Detroit recalled Doug Janik from the AHL to take Lidstrom’s spot. Janik joins Brendan Smith in tonight’s lineup as Smith suits up in place of Kyle Quincey who is out with an groin injury. The Red Wings will roll with Smith, Janik, Jakub Kindl, Brad Stuart, Ian White, and Niklas Kronwall along the blue line.

Maybe the Wings would like a do-over on sending Mike Commodore to Tampa Bay after all.

PHT’s Top 10 trade deadline storylines

Rick Nash

The 2011-12 NHL trade deadline has come and gone. Here are the top 10 storylines to emerge from it:

Columbus doesn’t deal Rick Nash (and Scott Howson steals the spotlight)

First, the Jackets GM reportedly turned down the Rangers’ offer of Brandon Dubinsky, three prospects and a first-round pick. Then — in an unprecedented move — Howson threw the Blue Jackets captain under the bus by saying it was Nash that asked Columbus for a trade, not the other way around. Good times in Ohio!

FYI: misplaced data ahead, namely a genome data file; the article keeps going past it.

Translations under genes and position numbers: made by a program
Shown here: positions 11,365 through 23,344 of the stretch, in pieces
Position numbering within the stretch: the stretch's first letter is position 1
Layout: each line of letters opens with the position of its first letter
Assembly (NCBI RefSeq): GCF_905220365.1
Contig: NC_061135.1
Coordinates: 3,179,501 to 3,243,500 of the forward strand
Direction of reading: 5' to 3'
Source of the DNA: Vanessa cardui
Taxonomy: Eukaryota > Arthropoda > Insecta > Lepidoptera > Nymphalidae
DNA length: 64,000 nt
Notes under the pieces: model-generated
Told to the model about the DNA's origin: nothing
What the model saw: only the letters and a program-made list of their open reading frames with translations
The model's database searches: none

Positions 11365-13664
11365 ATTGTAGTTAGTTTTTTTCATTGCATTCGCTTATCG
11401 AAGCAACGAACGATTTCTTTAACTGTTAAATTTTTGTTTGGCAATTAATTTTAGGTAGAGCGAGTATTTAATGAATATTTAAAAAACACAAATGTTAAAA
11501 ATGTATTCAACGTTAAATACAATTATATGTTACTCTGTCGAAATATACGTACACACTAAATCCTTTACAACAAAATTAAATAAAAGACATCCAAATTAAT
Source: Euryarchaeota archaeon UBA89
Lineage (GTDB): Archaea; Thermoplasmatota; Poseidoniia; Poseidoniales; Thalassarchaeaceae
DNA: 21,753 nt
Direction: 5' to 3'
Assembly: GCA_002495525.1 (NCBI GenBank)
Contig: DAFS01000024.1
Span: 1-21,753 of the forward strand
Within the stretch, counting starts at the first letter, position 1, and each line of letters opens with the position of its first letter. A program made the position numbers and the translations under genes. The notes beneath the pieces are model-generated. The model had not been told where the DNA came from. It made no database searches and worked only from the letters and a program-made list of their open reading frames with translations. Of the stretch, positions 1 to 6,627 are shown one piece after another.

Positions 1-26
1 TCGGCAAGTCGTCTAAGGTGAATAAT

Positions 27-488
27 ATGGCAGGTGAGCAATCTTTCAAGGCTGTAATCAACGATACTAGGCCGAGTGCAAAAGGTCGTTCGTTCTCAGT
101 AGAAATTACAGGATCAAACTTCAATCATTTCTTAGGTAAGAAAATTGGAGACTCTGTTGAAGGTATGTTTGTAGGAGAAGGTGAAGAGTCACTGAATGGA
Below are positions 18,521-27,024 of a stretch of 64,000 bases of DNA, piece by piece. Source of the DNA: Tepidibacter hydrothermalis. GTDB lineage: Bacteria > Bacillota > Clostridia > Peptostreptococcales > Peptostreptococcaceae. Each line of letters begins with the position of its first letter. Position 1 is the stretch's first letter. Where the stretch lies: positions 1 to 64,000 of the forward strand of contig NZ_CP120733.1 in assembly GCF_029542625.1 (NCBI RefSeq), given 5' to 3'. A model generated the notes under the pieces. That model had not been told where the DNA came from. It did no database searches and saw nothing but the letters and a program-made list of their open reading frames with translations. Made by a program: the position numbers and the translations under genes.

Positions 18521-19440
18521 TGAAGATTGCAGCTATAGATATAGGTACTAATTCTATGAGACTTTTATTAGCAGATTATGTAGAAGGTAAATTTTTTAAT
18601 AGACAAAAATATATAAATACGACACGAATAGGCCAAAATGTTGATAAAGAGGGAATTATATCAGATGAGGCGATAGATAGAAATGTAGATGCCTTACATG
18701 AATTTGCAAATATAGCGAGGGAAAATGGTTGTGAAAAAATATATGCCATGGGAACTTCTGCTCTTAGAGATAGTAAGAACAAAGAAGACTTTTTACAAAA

Vancouver, Buffalo swap first-round picks

On a deadline day that was defined by moderation, the Sabres and Canucks were two notable exceptions. Both teams rolled the dice by exchanging highly touted youngsters – F Cody Hodgson went to Buffalo (with Alexander Sulzer) in return for F Zack Kassian and D Marc-Andre Gragnani. The Sabres received the best NHL player today, which is odd considering it’s the Canucks that are the Cup contenders. However, it’s possible Vancouver ends up getting two impact players for the price of one.

No blockbusters